The lubricants to which the products of this invention can be added include not only hydrocarbon oils derived from petroleum, but also include synthetic oils such as alkyl esters of dicarboxylic acids, polyglycols and alcohols; polyalphaolefins, alkyl benzene, organic esters of phosphoric acids, polysilicone oil, etc.
In the above compositions or concentrates, other conventional additives may also be present, including dyes, pour point depressants, antiwear agents such as tricresyl phosphate or zinc dialkyl dithiophosphates of 3 to 8 carbon atoms in each alkyl group, other antioxidants such as N-phenyl a-naphthylamine, t-octylphenol sulfide, 4,4'-methylene bis(2,6-di tertbutyl phenol), viscosity index improvers such as ethylene-propylene copolymers, polymethacrylates, polyisobutylene, alkyl fumarate-vinyl acetate copolymers, and the like, as well as ashless dispersants such as polyisobutylene succinic anhydride reacted with amines, hydroxy amines, polyols, etc., calcium and magnesium metal detergents such as carbon dioxide overbased alkylaryl sulfonates, etc.
Techniques for measuring metals in used oil include flame atomic-absorption spectroscopy, electrothermal atomic-absorption spectroscopy, optical emission spectroscopy, inductively coupled plasma emission spectroscopy, scanning electron microscopy-X-ray analysis and X-ray florescence spectroscopy (see P. K. Hon, O. W. Lau and C. S. Mok, "Direct Determination of Metals in Lubricating Oils and Aqueous Inorganic Standards", Analyst 1980, 105, pp. 919-921, and the references cited therein. Other related articles on analysis of used oils for metals are Lubrication, vol. 70(2), pp. 13-24 (1984); Lubrication Engineering, vol. 34, 11, pp. 625-628, November 1978; Analyst, February 1983, vol. 108, pp. 254-260; Canadian Spectroscopy, January 1970, pp. 17-24; SAE Paper 770642, Used Engine Oil Analyses--Review by P. A. Asseff, Fuels and Lubricants Meeting, June 7-9, 1977; and E. D. Archer, Lubricants, Oils and Greases in Analytical Chemistry, vol. 75, No. 5, April 1985.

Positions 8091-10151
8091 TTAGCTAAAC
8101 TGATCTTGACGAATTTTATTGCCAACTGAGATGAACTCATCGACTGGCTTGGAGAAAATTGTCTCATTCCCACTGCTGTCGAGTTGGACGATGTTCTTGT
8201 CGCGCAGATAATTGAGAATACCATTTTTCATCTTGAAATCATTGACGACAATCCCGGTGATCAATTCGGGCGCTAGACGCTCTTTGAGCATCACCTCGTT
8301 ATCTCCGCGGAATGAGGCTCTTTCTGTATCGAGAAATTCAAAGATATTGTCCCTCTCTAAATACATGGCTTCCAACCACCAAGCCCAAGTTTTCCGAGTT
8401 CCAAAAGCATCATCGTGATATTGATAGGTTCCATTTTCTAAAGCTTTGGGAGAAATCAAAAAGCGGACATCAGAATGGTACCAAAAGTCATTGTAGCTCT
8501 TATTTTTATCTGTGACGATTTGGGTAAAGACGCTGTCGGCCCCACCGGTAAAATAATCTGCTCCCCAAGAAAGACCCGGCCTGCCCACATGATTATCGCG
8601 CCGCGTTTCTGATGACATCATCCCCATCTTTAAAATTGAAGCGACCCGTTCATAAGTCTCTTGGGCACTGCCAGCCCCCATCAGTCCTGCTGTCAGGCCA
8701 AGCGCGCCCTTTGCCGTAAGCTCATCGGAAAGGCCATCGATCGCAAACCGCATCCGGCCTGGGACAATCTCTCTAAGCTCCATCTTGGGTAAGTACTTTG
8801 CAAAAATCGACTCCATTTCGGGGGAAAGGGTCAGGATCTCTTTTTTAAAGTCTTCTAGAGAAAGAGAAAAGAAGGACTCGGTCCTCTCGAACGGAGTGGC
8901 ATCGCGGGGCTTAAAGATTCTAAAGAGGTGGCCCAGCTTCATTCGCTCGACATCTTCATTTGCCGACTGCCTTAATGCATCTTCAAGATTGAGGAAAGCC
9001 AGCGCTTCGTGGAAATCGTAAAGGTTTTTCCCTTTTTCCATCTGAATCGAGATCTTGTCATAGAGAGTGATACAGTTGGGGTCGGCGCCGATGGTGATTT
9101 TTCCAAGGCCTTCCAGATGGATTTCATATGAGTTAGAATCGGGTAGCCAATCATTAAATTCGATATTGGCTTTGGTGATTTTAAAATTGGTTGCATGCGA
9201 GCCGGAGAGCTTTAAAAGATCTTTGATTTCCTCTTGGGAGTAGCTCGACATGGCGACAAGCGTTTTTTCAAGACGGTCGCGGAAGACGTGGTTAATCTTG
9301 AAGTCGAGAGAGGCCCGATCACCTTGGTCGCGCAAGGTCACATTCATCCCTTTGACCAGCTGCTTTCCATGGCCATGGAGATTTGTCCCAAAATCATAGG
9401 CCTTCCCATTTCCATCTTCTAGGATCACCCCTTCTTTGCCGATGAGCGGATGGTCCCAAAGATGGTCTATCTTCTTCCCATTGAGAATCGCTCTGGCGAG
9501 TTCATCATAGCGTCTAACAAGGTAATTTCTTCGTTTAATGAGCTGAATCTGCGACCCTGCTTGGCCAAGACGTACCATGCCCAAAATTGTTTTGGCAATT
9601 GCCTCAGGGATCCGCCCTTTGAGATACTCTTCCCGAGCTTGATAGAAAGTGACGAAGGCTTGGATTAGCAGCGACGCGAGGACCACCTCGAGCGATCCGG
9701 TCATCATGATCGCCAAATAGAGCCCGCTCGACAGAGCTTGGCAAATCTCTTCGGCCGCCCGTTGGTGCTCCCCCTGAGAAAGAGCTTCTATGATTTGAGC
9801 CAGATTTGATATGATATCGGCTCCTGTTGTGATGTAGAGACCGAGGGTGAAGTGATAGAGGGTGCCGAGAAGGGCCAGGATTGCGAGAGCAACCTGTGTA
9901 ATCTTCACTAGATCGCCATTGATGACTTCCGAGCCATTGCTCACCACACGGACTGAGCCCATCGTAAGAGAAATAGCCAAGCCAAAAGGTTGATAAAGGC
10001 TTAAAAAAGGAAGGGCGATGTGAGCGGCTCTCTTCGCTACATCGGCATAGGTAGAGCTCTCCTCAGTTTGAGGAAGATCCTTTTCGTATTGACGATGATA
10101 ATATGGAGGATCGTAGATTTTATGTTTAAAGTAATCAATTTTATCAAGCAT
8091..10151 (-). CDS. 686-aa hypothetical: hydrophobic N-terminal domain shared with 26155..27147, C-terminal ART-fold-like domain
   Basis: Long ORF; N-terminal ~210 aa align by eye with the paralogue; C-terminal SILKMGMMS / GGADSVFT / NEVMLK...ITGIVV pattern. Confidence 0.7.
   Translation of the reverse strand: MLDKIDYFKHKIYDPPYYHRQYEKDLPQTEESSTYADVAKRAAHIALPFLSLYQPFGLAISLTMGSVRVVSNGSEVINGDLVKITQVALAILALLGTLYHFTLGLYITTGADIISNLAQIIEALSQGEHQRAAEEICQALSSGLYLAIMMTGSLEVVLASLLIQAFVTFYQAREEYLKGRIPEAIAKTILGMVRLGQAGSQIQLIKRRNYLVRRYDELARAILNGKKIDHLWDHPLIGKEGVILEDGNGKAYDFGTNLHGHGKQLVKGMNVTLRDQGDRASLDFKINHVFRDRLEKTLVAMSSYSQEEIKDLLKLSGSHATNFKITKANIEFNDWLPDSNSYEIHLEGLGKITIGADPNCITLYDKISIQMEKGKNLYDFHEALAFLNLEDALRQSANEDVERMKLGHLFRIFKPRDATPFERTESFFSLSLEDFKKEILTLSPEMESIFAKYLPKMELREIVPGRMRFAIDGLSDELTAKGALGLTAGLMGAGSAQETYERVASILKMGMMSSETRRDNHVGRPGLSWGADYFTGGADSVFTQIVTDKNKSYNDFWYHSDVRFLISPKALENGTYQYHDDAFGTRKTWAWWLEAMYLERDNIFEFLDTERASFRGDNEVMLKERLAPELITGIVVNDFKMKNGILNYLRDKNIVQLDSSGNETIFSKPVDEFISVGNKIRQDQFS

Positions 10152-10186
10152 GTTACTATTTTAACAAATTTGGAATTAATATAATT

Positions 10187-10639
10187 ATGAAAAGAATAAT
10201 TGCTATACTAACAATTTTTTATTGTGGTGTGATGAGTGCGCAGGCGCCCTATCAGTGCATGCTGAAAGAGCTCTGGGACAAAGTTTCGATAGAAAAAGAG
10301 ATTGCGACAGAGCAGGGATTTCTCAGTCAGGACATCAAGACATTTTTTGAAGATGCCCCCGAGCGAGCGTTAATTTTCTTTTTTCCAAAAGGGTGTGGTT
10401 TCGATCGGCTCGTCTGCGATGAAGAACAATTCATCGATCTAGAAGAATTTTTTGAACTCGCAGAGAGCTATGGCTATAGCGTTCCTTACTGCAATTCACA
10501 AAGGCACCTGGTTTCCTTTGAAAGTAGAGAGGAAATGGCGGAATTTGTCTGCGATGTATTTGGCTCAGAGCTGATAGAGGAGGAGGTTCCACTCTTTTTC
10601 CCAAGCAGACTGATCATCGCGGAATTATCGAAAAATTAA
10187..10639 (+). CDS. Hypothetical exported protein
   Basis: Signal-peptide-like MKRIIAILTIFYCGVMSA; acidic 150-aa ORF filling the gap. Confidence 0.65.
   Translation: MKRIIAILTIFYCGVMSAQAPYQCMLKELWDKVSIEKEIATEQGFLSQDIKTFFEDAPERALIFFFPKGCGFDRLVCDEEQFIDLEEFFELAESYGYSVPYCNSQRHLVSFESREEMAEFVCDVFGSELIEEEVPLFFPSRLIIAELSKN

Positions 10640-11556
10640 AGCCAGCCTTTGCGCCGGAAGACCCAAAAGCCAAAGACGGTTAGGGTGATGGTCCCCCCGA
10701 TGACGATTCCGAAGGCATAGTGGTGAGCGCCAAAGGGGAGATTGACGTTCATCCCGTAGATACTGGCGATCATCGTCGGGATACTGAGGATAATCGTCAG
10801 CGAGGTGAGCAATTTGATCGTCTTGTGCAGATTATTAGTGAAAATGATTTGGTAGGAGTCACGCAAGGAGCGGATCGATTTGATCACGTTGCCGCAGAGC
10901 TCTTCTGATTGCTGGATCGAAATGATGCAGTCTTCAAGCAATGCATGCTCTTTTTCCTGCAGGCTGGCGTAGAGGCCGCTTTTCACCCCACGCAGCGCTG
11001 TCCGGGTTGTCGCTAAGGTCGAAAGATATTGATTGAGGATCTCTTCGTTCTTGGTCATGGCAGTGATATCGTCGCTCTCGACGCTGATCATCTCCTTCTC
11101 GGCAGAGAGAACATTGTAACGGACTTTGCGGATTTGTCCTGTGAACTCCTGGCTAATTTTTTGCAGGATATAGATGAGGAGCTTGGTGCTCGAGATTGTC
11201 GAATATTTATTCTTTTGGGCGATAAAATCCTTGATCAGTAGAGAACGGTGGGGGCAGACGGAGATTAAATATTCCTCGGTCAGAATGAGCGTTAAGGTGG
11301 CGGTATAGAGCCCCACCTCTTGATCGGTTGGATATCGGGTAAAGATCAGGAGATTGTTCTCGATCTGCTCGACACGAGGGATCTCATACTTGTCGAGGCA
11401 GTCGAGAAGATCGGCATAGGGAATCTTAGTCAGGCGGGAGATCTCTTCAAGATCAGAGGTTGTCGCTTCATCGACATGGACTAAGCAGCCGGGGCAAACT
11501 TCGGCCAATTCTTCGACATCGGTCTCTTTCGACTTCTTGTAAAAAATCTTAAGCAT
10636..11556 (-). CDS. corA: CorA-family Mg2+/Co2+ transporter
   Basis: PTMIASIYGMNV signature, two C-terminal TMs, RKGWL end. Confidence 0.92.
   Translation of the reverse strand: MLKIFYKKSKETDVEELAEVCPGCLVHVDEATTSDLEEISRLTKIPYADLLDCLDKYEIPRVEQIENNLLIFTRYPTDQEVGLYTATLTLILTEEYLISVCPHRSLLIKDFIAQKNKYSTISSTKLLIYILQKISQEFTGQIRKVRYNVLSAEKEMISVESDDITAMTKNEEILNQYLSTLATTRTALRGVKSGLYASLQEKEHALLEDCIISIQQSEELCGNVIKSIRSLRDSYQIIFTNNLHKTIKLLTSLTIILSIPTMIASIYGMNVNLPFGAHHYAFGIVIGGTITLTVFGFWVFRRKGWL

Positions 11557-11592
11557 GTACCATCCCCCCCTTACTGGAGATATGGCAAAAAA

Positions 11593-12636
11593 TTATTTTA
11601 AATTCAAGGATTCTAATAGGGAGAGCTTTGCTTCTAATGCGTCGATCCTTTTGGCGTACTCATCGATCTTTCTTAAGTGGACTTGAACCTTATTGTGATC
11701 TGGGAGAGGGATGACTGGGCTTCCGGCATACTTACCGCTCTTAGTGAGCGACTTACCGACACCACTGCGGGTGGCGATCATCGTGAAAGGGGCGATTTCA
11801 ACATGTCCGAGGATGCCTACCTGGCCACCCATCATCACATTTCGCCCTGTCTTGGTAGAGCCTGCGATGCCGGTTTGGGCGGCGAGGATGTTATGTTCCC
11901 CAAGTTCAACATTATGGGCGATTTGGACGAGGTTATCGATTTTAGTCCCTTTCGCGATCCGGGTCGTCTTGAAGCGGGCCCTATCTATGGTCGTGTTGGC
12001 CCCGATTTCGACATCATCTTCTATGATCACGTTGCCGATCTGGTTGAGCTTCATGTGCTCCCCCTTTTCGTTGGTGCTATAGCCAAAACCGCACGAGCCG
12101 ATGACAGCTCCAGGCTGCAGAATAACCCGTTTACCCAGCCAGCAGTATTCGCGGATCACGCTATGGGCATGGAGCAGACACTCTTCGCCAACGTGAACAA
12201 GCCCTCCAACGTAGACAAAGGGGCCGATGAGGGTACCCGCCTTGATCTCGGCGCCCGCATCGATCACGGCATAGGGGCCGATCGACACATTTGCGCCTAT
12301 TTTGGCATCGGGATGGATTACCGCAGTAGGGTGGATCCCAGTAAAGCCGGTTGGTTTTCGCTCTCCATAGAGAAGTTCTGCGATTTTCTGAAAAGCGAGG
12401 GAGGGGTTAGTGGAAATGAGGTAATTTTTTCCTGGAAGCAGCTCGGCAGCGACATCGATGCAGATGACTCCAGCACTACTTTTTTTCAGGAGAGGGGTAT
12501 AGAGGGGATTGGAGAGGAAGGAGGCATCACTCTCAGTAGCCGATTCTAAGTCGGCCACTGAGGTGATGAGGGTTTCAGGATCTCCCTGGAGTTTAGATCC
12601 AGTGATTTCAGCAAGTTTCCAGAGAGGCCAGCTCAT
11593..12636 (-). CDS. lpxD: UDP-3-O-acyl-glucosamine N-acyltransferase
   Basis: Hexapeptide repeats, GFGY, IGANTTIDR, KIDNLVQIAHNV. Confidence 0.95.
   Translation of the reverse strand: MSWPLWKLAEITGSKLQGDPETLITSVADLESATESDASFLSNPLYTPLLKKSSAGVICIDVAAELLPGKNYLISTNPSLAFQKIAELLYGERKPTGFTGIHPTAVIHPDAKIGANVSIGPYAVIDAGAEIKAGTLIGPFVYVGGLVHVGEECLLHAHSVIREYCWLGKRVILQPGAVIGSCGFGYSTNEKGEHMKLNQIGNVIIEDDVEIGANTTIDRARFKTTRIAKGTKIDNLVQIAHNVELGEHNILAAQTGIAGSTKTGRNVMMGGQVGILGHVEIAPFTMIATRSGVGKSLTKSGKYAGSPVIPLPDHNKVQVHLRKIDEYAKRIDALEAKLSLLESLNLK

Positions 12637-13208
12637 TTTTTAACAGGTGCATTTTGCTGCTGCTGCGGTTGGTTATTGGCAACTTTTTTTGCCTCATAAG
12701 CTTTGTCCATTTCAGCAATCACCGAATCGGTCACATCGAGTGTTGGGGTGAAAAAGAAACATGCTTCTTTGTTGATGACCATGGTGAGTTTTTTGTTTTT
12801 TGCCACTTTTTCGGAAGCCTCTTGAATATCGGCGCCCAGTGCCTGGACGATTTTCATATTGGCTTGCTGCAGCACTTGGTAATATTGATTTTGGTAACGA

The invention will be further indicated by reference to the following example.
A concentrate was prepared consisting of 76.6 wt.% mineral lubricating oil, 3.4 wt.% of the neutral barium salt of an alkaryl sulfonic acid, said sulfonic acid having an average molecular weight of about 1000 and being prepared by alkylation of benzene sulfonic acid with tetrapropylene and 20.0 wt% of cupric oleate. The weight ratio of copper to barium in said concentrate was 1.6 to 1.0.